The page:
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£200 million to be spent?! - Page 3 - Carers UK Forum

£200 million to be spent?!

Discuss news stories and political issues that affect carers.
if it was n e lincs yes but what i've heard of other councils track records then no.
Is a new home your "own" home. My mum has lived in hers since 1968, I've been here since 1976. Moving elsewhere wouldn't feel like my "own" at all. Can't imagine that you'd have green and spotted woodpeckers as daily visitors in the garden of a new build. In my area, a National Park, getting any ground to build any house on is a challenge - a helicopter flies over periodically to check that people haven't done any unauthorised work on their properties! Most existing properties can be adapted with a bit of imagination - obviously some cannot, and for them, it would seem sensible for the residents to move, but would it need to be a brand new property in any case? Simply moving from a house to an adapted bungalow would surely suffice? A member of my family is elderly and very disabled, only just managing at home, so exactly the sort of person who might qualify, in theory. Her large bungalow could be made far more suitable for her needs BUT she is resistant to any change, and too poorly to cope with the "upset" of both large scale adaptations or moving. Either way it would involve huge amounts of extra work for me, and I already have more than I can comfortably manage. How best to deal with our ageing population is really difficult. Has this idea been thought through enough?
Social housing built specifically for the use of people who are elderly frail or who have disabilities already exists and is available both for rent and for shared-ownership. Hertfordshire CC has documented the savings to that LA by providing this type of housing, I believe I provided a link to the document on an old thread.

In order to widen the discussion beyond that of people who are elderly or who have family carers, I think that it is also worth pointing out that there are younger disabled people as well as elderly people who have no family member able and/or willing to care for them and who wish to remain in the community rather than be moved to residential care and for whom the provision of this type of housing has provided a solution to enabling them to live more independently.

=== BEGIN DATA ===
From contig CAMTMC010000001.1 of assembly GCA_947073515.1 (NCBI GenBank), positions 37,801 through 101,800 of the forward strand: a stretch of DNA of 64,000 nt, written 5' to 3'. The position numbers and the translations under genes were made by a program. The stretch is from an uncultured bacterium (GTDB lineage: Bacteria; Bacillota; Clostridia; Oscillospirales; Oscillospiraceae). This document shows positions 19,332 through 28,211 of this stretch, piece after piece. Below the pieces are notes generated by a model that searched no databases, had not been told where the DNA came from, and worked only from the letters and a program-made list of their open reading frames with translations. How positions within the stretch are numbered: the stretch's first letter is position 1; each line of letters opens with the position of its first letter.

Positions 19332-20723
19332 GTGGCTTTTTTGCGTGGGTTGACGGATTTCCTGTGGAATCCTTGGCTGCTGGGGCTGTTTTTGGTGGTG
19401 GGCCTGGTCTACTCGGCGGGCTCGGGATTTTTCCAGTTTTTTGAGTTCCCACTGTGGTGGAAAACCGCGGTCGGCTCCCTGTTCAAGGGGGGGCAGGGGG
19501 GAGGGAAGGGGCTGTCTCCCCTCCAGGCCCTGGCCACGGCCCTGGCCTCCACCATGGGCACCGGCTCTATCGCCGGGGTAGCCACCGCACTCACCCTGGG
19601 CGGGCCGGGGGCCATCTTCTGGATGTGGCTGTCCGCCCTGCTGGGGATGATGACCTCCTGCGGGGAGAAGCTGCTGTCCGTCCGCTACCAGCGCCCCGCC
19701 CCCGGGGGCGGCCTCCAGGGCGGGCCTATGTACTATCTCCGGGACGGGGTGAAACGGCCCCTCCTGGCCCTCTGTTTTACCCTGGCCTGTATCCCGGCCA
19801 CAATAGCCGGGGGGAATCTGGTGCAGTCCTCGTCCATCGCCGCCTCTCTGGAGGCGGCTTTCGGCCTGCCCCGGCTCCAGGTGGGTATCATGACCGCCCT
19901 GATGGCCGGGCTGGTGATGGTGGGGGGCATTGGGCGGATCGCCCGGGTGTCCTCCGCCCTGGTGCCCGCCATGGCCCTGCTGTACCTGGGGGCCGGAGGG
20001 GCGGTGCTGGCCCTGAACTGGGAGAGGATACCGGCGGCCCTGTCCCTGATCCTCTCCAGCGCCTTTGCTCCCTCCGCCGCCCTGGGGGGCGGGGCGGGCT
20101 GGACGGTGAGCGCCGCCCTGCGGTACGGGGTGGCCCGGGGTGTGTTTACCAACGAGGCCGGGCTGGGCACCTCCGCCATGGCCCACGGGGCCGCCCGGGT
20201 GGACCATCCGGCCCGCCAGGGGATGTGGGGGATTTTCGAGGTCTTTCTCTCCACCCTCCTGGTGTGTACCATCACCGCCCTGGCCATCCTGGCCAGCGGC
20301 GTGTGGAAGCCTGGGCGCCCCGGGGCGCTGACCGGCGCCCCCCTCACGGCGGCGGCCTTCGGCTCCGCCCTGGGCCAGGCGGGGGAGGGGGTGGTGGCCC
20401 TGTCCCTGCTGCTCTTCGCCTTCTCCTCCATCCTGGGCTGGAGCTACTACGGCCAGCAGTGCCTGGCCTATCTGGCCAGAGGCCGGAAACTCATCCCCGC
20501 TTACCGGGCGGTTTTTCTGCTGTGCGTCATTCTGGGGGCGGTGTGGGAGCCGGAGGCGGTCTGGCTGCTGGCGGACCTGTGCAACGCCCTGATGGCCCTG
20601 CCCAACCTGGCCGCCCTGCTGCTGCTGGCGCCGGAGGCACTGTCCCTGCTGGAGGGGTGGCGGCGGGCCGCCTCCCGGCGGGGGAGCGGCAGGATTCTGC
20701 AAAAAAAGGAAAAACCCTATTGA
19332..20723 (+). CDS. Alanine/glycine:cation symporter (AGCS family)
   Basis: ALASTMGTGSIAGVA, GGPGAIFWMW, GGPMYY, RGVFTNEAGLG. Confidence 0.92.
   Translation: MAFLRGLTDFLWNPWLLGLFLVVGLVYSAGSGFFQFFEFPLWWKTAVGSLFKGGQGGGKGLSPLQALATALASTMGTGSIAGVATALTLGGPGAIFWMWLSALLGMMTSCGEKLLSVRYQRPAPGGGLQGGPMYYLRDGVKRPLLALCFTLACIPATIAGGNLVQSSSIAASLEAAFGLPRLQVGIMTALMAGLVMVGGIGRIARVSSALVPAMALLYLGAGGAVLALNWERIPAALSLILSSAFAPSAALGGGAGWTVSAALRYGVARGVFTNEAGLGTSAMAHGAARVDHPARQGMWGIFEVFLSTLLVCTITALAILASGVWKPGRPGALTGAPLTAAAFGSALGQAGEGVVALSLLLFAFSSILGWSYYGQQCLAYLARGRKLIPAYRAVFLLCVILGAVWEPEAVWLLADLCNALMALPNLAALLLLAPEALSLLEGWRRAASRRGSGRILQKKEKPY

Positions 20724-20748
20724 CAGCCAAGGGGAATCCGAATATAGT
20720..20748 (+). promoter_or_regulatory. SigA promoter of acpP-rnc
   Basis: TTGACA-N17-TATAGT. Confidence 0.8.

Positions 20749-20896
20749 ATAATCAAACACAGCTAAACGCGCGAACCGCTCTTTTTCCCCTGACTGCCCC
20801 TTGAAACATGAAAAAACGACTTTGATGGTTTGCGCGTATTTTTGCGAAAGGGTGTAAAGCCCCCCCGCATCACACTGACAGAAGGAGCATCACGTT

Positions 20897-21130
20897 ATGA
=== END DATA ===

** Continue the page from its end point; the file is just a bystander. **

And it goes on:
England has 39 counties, according to a website I found, so that's approximately £5m per county, or £1m per year, over a 5 year period. Assuming a housing cost of £100,000 per property, that's ten properties per county per year. The aim of the money is to keep people in their own homes for longer, rather than go into residential care. The assumption is therefore that most people go into residential care because of unsuitable housing - is this correct? Parsifal is right of course, there have been schemes for special needs housing for a long time. Whilst it may save councils money (presumably by council tenants moving from larger unsuitable homes into purpose built adapted properties) that would seem to me to be more of an issue about housing stock and best use of resources, not much about keeping people out of residential care. Are the young disabled moving into a new adapted home of their own avoiding residential care, or the parental home? This seems to be a very different scenario from an elderly disabled person in need of a lot of care, but every bit as valid. Are the government right in putting money in new homes to keep people out of residential care? I would be interested to hear everyone's views, really don't know if they are right or wrong.
The money saved in Hertfordshire was the difference between the cost of residential care and the cost of keeping people in the community through the use of purpose-built housing, i.e. it was the saving to the Social Care budget and had nothing to do with management of housing stock or the use of housing finance allocation.

People with disabilities have as much right to live as independently as their peers if that is their choice and it is feasible, many do by living in adapted or pupose-built properties. In terms of validity, I would suggest that the need for suitable adapted or purpose-built housing is greater for the younger person than for the very elderly, there is a world of difference between a very elderly, frail person spending the last few months or years of what was previously an independent life in residential care or being cared for within the family unit and a person who has no alternative to spending all of their adult years in residential care or within the parental home solely due to a lack of housing which can accommodate their needs.